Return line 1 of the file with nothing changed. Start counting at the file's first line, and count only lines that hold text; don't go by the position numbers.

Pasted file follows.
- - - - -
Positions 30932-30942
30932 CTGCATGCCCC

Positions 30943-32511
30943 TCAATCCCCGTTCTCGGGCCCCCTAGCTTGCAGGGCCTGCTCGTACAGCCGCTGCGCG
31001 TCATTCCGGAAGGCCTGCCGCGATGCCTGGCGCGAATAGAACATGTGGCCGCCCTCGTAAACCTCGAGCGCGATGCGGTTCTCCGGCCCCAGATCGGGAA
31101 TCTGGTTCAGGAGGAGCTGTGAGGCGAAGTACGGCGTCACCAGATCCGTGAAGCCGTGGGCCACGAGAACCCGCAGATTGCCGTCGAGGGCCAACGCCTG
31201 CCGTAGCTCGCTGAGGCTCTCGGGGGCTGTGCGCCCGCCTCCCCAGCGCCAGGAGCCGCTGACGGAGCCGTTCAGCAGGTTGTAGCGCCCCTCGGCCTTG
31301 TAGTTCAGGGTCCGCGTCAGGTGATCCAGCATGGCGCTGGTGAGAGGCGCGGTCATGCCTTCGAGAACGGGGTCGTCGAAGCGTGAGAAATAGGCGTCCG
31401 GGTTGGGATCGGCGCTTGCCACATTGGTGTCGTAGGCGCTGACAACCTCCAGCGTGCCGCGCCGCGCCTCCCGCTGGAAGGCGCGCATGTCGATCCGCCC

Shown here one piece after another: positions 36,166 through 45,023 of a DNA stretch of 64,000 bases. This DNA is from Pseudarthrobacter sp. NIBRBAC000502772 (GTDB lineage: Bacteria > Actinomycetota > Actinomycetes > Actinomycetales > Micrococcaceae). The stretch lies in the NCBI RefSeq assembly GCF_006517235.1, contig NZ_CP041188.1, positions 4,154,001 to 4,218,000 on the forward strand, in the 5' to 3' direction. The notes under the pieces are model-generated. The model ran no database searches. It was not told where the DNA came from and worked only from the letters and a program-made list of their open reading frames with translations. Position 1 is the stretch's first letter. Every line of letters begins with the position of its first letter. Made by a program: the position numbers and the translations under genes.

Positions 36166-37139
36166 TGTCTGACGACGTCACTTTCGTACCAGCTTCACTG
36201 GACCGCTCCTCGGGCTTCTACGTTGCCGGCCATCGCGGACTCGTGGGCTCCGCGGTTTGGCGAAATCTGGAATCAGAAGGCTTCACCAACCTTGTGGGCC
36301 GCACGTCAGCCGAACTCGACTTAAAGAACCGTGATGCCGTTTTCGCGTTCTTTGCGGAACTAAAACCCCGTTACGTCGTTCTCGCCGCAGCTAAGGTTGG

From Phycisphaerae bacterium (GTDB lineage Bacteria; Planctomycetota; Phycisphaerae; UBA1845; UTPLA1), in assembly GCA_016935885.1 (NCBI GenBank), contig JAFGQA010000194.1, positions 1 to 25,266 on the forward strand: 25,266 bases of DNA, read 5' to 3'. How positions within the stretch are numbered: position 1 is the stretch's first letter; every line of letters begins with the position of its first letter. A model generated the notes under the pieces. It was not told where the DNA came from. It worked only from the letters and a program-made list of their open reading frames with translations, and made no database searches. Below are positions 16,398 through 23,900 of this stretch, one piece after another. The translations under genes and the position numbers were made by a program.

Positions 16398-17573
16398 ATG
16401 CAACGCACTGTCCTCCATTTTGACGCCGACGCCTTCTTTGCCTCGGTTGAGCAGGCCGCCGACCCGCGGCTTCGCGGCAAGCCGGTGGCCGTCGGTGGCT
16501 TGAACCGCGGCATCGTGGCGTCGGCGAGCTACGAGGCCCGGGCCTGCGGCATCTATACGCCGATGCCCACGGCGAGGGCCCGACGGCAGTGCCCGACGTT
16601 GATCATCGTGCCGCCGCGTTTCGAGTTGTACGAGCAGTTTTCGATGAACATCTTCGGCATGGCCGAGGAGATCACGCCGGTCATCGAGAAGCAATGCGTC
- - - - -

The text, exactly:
Positions 30932-30942